This ad will auto close in 10 seconds

Special panel on South Asian literature at Frankfurt

Last Updated: Thursday, October 11, 2012 - 08:40

New Delhi: Indian Literature Abroad, a government-aided project to promote literature in Indian languages abroad, and the DSC Prize for South Asian Literature will partner with the German Book Office for a panel on South Asian writing at the Frankurt Book Fair Oct 11.

The session, ‘South Asian Writing: Fresh Voices, New Synergies’, to be hosted by the ‘Weltempfang - The Centre for Politics, Literature and Translation’ Thursday will bring together Ravi Deecee, CEO, DC Books, Ameena Saiyid, managing director of Oxford University Press in Pakistan, Namita Gokhale, member secretary of Indian Literature Abroad, and Surina Narula, advisory committee member of the DSC Prize for South Asian Literature, the German Book Office (GBO) said Wednesday.

The panel will explore the literary landscape in South Asia and the challenges faced by talented new writers as they reflect on their realities and cultural legacies.

Panelist Surina Narula said the discussion would dwell on the writing environment of South Asia, which draws on disparate regional sensibilities and uses different formats of story-telling.

She said South Asia is a site of vibrant literary activity, and authors are "involved in the dialogue arising out of their specific contexts" as also negotiating the larger world.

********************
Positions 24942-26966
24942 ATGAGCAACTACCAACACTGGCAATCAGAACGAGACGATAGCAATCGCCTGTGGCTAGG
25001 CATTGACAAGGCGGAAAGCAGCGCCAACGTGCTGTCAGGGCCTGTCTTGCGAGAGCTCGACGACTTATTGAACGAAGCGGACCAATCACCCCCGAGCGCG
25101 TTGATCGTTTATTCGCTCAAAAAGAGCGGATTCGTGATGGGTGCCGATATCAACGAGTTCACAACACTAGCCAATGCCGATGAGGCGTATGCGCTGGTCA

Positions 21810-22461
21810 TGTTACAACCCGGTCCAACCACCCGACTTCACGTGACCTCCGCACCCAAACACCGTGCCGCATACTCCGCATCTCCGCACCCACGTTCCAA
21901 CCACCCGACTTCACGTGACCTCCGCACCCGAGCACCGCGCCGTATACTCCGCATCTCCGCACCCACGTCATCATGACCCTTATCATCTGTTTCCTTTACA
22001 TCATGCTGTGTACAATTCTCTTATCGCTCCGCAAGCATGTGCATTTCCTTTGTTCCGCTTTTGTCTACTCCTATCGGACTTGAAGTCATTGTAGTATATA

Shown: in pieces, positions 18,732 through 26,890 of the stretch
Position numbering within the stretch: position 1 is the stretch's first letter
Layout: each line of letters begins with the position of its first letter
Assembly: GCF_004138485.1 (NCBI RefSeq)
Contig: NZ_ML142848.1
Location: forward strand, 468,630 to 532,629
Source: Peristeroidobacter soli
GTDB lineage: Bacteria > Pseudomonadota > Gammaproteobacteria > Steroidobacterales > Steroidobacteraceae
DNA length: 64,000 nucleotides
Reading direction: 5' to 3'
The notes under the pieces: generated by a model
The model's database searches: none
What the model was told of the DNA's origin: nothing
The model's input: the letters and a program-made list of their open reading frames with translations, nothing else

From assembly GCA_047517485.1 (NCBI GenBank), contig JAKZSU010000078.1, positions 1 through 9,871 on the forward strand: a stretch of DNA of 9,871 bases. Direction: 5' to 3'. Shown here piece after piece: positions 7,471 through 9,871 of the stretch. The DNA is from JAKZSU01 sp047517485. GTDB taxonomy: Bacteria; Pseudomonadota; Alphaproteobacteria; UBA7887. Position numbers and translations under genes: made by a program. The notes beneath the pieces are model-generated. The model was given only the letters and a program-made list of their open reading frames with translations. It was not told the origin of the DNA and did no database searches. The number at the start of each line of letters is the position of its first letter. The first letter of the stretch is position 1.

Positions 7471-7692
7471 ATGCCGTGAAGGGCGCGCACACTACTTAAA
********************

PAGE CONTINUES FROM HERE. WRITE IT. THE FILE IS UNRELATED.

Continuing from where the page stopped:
"The DSC Prize for South Asian Literature aims to bring South Asian writing to the world. Partnering with ILA and GBO on the Frankfurt Book Fair is an excellent opportunity to engage people in such a conversation," Narula said.

Indian Literature Abroad was launched by the ministry of culture in 2011 to project India at international book fairs and literary forums to enable translations and sale of Indian books in foreign languages. It partnered with the German Book Office at the Frankfurt Book Fair last year.

"With 22 scheduled languages (called so since they are listed in the eighth schedule of the constitution), 122 regional languages, four languages officially accorded classical status and countless dialects, India has always been in need of translation.

Indian Literature Abroad seeks to open th world`s windows to the polyphonic voices from the country so that vibrant writing in the Indian languages can be accessible to the rest of the world," Namita Gokhale, who is also the force behind the annual literature festival in Jaipur, said.


First Published: Thursday, October 11, 2012 - 08:40
comments powered by Disqus